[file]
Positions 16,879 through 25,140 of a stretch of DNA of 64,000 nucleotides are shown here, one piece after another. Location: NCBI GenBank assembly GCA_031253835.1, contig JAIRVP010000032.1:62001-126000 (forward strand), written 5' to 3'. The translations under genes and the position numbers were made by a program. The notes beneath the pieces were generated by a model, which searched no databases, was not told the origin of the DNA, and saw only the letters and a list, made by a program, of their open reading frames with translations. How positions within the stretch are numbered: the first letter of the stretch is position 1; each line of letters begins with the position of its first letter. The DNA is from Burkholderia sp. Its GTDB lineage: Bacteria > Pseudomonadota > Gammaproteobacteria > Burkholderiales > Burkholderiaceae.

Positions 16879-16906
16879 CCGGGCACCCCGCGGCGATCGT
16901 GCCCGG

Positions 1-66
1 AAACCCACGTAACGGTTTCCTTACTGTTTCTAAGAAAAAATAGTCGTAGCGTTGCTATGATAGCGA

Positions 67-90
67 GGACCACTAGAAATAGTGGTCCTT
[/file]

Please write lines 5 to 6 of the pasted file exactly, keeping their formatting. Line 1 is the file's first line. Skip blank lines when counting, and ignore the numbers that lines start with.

Positions 1-66
1 AAACCCACGTAACGGTTTCCTTACTGTTTCTAAGAAAAAATAGTCGTAGCGTTGCTATGATAGCGA